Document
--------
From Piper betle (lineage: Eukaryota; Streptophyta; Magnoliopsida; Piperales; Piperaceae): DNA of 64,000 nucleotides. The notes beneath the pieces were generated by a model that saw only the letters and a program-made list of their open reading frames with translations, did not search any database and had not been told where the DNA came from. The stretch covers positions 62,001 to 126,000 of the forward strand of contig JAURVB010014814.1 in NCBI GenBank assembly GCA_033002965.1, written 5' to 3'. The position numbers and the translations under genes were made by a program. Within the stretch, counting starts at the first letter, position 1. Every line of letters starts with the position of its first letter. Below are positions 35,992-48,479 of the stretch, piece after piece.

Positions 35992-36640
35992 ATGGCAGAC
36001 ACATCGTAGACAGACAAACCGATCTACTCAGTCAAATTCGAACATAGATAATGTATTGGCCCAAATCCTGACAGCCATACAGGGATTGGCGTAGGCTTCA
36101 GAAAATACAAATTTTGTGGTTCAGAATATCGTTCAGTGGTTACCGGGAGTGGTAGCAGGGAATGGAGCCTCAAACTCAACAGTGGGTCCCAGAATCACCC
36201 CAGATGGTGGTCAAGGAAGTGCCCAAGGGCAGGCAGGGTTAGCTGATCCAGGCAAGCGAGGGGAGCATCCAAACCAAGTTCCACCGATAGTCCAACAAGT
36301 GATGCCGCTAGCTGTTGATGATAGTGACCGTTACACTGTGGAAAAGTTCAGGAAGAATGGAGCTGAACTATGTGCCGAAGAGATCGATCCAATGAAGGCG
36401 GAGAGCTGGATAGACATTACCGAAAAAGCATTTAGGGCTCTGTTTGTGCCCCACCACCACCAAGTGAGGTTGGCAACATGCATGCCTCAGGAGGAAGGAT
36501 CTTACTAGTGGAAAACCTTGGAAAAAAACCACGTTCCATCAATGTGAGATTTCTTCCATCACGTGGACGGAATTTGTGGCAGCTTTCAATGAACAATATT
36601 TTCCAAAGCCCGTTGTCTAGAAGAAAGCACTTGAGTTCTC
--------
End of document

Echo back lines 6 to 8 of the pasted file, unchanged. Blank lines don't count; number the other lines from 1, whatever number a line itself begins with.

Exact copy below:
36201 CAGATGGTGGTCAAGGAAGTGCCCAAGGGCAGGCAGGGTTAGCTGATCCAGGCAAGCGAGGGGAGCATCCAAACCAAGTTCCACCGATAGTCCAACAAGT
36301 GATGCCGCTAGCTGTTGATGATAGTGACCGTTACACTGTGGAAAAGTTCAGGAAGAATGGAGCTGAACTATGTGCCGAAGAGATCGATCCAATGAAGGCG
36401 GAGAGCTGGATAGACATTACCGAAAAAGCATTTAGGGCTCTGTTTGTGCCCCACCACCACCAAGTGAGGTTGGCAACATGCATGCCTCAGGAGGAAGGAT